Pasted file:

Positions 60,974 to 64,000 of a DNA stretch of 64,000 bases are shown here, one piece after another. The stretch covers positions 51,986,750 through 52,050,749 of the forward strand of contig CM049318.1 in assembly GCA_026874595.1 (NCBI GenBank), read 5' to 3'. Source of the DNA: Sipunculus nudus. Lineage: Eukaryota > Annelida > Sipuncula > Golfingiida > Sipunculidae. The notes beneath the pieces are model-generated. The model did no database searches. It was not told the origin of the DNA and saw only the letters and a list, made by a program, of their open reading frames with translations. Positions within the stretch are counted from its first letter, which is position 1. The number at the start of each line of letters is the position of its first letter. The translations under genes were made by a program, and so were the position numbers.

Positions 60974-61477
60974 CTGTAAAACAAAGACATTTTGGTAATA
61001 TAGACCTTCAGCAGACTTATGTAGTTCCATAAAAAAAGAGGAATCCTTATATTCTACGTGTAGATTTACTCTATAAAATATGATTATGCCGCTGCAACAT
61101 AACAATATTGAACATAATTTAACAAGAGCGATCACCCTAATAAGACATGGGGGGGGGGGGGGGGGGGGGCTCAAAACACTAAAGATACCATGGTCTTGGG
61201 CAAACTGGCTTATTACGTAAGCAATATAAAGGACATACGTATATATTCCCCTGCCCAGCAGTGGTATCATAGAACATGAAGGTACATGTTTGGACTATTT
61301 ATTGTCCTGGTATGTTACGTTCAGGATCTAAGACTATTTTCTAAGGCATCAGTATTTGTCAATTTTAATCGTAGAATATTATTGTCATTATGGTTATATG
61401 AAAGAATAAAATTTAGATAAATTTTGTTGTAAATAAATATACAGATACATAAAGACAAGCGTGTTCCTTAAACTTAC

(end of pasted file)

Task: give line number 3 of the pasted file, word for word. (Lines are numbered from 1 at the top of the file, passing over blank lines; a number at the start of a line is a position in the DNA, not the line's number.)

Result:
60974 CTGTAAAACAAAGACATTTTGGTAATA